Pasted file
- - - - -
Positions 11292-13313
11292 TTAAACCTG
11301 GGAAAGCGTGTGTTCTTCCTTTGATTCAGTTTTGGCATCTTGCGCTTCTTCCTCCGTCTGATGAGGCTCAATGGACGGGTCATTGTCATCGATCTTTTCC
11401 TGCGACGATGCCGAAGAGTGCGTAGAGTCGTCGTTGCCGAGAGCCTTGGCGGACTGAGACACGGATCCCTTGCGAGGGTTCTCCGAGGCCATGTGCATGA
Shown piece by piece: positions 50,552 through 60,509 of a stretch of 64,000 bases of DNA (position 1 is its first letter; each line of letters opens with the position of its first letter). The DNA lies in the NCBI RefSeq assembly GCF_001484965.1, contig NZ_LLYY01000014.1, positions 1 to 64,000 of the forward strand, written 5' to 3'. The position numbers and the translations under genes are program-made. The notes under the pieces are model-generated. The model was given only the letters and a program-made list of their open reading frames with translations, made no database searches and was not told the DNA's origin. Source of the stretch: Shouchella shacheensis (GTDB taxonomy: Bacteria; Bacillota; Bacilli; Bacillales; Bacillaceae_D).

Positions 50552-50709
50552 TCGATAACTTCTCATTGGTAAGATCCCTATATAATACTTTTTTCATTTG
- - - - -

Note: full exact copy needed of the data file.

Positions 11292-13313
11292 TTAAACCTG
11301 GGAAAGCGTGTGTTCTTCCTTTGATTCAGTTTTGGCATCTTGCGCTTCTTCCTCCGTCTGATGAGGCTCAATGGACGGGTCATTGTCATCGATCTTTTCC
11401 TGCGACGATGCCGAAGAGTGCGTAGAGTCGTCGTTGCCGAGAGCCTTGGCGGACTGAGACACGGATCCCTTGCGAGGGTTCTCCGAGGCCATGTGCATGA
Shown piece by piece: positions 50,552 through 60,509 of a stretch of 64,000 bases of DNA (position 1 is its first letter; each line of letters opens with the position of its first letter). The DNA lies in the NCBI RefSeq assembly GCF_001484965.1, contig NZ_LLYY01000014.1, positions 1 to 64,000 of the forward strand, written 5' to 3'. The position numbers and the translations under genes are program-made. The notes under the pieces are model-generated. The model was given only the letters and a program-made list of their open reading frames with translations, made no database searches and was not told the DNA's origin. Source of the stretch: Shouchella shacheensis (GTDB taxonomy: Bacteria; Bacillota; Bacilli; Bacillales; Bacillaceae_D).

Positions 50552-50709
50552 TCGATAACTTCTCATTGGTAAGATCCCTATATAATACTTTTTTCATTTG